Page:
The Thrills & Fears of Going Into Senior Year

My friend, Isabella, in a balloon-filled classroom. Credit: Allie Primak

My friend, Isabella, in a balloon-filled classroom. Credit: Allie Primak

By Allie Primak

Maybe since 5th grade I’ve always thought: I can’t wait to be a senior.

And now it’s finally happening. It feels so surreal because the twelfth grade girls in red have always been glorified at my school. They are like celebrities whose lives you look at but don’t think of as something that could happen to you. It never occurred to me that I could actually be one of them, that I could actually attain the exciting lifestyle that I’ve seen down the hallways in crimson and ruby and vermillion flashes.

I always had a subtle feeling as though Greenwich Academy life is oriented around seniorhood. This feeling is not so explicit, but rather it’s like a very soft and dull (but nonetheless persistent, or at least reoccurring) ringing in one’s ear.

The seniors are the first people you see on your first day of school, cheering as you step out of your vehicle at drop-off and cheering still as you walk through their man-made bridge at the opening assembly held in the gym.

And the seniors are who you still see throughout the rest of the same day, but this time in little reminders. As you walk into GA’s glimmering glass edifice you see the bright signs hanging from the senior room (enticing but not to be approached). As you stare at the people who will be in your classes this year, you see strips of red paint left on their faces from their senior friends (these are markings that should be respected). As you stand outside waiting to be picked up, carrying the lightest-weighing backpack you will have all year, you see their glimmering cars all lined up next to the curb (and all parked legally, according to school rules). You see all these things and you stand there, looking at the signs and the stripes and the sedans, and you wish to yourself: Please… let me be a senior.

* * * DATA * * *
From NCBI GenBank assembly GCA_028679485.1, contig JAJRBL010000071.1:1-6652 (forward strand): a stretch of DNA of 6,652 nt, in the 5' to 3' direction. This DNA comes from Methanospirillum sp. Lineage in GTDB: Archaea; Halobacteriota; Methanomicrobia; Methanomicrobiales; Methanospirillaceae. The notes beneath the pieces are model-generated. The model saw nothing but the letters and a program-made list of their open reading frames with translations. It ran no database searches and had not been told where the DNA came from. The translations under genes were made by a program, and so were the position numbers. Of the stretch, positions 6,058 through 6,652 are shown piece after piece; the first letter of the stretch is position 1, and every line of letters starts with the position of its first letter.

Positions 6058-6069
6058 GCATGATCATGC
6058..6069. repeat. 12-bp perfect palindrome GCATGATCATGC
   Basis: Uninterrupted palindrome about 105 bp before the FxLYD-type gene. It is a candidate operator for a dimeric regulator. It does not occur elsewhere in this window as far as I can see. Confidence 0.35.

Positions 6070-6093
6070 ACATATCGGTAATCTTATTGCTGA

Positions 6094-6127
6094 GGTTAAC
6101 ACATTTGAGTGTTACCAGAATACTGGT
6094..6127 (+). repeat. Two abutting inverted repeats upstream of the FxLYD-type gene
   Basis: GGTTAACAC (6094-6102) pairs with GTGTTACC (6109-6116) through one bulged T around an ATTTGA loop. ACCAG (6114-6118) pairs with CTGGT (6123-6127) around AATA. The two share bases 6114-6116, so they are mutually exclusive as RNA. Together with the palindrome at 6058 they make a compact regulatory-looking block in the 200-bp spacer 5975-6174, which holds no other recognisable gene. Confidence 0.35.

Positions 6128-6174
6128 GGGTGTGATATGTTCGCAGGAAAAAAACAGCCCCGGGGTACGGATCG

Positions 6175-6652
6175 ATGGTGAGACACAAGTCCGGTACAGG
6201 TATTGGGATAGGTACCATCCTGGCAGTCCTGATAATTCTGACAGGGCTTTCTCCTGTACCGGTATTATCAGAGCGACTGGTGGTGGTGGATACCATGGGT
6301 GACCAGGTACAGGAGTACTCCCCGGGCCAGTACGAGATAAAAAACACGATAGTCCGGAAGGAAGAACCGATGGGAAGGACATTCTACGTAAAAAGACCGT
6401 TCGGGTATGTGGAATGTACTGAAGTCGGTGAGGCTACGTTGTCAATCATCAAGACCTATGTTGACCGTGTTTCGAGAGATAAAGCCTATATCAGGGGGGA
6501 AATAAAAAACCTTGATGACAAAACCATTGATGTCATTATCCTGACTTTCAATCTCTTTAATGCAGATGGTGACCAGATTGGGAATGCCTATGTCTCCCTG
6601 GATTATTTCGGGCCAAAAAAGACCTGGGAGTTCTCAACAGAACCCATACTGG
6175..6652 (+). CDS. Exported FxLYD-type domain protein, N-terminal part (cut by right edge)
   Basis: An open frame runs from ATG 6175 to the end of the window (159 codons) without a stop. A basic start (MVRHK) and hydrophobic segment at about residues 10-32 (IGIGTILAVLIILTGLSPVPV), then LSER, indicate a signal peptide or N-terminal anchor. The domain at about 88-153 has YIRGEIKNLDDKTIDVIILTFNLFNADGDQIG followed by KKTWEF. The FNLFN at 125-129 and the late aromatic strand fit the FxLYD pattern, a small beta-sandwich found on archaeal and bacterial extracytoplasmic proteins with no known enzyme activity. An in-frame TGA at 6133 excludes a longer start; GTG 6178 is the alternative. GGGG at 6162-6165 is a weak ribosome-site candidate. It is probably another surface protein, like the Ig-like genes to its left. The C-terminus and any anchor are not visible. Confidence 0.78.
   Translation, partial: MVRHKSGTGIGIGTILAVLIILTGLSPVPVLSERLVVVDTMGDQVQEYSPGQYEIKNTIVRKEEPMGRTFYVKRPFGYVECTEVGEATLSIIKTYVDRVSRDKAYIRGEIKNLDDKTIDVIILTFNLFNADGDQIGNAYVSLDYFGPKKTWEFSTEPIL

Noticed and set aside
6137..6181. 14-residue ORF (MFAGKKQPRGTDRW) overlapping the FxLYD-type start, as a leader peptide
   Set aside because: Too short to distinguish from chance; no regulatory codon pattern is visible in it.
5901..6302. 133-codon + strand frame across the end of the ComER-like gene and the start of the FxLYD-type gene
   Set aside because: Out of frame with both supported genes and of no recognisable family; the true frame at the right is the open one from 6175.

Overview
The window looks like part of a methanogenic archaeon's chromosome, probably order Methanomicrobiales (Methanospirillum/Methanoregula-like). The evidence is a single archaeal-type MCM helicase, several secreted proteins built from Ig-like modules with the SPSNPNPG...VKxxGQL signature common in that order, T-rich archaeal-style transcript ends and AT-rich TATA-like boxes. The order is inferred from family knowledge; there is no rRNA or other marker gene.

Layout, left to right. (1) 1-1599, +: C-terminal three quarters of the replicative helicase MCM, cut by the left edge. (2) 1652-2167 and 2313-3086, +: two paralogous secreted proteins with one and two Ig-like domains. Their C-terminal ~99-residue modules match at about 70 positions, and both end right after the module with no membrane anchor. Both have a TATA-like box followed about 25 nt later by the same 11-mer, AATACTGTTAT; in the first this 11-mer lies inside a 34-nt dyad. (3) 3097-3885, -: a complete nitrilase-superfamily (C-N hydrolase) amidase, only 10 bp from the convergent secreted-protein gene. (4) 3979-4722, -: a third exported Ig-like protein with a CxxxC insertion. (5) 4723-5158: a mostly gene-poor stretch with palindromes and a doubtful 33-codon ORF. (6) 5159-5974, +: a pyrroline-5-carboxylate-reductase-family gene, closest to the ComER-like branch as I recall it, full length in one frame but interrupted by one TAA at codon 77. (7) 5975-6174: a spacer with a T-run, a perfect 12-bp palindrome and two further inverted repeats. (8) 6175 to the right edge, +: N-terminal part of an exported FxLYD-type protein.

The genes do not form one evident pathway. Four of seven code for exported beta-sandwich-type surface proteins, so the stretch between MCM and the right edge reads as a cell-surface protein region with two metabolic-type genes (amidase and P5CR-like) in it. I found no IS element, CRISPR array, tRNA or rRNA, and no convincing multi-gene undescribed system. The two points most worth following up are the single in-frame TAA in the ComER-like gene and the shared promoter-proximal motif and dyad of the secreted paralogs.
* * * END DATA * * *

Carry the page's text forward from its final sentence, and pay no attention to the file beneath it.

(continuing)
Although every year at GA is and has been exciting in it’s own way, senior year is the most publicized, the one you await with the most anticipation. It’s when it’s all finally about YOU. You are the ones scream-smiling as younger girls in jumpers and kilts walk past you that first week of September. You are the only ones in red. You are the big girls who are intimidating in the way that you seem like you have everything figured out. You are the girls who sit effortlessly and nonchalantly next to the senior boys in class and it’s not the biggest deal in the world anymore (actually, this one is negotiable). You are the ones who are growing up, who have applications and SAT scores and resumes and common apps and all that college fuss to focus on. You are the ones that will be sought after for advice, you are the ones who are running the clubs, you are the ones at the front of assemblies, you are the ones who’ve made it and can look all the way back.